Just over the northern border of Arizona in Utah is Monument Valley Navajo Tribal Park, a vast expanse of desert dotted with bizarre red sandstone formations. Monument Valley has been the backdrop of dozens of Western films shot in the United States, and it’s easy to see why: There are no large, established towns for miles around, dust kicks up with a slight breeze or the passing of a car, scrub bushes in bloom offer a picturesque landscape and the whole scene exudes the romantic feel of the Wild West.
There is a 17-mile drive that passes through Monument Valley, stopping at a variety of pull-off points along the way. It is unpaved and requires a high-clearance vehicle and patience to traverse safely. There are also a number of tours that run throughout the park if you don’t want to drive on your own. There is one hotel, The View Hotel, that offers lodging in the park, and it is booked several months in advance, but rumor has it that those who are lucky enough to snag a room are treated to awesome sunset views.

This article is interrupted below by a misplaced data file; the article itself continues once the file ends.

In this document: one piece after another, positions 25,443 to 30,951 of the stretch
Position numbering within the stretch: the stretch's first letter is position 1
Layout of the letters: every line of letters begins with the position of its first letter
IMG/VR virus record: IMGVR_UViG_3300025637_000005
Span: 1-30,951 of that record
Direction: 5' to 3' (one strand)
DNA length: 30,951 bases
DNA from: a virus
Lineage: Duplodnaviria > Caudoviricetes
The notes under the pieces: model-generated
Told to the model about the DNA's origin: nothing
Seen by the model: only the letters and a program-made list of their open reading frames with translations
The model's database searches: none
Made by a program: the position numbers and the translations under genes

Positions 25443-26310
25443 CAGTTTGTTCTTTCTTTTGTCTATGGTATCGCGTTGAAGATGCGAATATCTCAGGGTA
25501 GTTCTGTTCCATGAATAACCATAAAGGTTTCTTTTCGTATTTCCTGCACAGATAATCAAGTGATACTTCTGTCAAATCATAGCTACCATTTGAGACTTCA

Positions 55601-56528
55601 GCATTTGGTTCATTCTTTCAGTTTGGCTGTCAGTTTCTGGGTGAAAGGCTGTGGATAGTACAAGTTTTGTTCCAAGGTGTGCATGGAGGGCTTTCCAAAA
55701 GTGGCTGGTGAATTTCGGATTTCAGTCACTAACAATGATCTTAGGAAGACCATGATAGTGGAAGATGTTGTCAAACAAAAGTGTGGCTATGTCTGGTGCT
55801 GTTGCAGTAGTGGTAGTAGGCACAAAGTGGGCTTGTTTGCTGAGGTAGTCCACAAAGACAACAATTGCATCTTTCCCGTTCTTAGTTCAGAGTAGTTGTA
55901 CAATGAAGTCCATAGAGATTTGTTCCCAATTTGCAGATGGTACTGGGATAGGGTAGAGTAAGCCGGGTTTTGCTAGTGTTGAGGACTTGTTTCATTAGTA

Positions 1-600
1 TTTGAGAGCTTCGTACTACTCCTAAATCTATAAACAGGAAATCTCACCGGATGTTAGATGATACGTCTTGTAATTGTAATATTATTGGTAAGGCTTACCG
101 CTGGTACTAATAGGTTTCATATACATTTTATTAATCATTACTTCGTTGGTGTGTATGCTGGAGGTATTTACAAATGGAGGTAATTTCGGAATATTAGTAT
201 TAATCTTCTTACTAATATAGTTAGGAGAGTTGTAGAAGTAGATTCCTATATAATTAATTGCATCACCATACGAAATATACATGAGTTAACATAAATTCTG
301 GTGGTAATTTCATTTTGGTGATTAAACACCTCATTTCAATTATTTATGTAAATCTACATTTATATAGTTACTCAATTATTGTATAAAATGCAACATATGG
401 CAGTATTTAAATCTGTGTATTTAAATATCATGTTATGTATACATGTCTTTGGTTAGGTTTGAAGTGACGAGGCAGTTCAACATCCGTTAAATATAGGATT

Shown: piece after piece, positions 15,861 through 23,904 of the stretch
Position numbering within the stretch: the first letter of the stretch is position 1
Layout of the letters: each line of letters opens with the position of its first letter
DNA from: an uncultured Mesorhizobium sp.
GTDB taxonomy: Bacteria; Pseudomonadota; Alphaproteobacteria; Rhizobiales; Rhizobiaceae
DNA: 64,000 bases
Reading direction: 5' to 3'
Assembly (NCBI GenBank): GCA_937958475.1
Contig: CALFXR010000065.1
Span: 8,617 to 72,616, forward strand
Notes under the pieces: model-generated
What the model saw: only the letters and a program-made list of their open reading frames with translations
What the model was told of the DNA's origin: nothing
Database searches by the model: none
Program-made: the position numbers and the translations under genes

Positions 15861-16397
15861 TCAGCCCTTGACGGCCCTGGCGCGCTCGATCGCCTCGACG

During a recent road trip to Monument Valley, I picked up a few tips that might come in handy for interested travelers:
> Most of the tour vehicles don’t have windows, so dust is rampant. Be prepared to protect your body with sunglasses, a hat and even a scarf or bandana to put over your face.
> Wear sunscreen. The sun exposure can be brutal.
> Drink lots of water. You’re in desert country.
> There are not a lot of amenities outside the park, so pack any snacks or water before you enter, because anything you need is expensive nearby.
> Gas up before you arrive. Again, amenities are minimal.
> This is not a national park. You’ll need to pay an entrance fee of $5.00 per person.
Click on a photo below to begin the slideshow.
If you liked this post, you might also enjoy:
- Images: Rock Art by Roy Purcell in Chloride, Arizona
- Images: Virginia City Cemetery | Nevada
- Images: Zion National Park| Southern Utah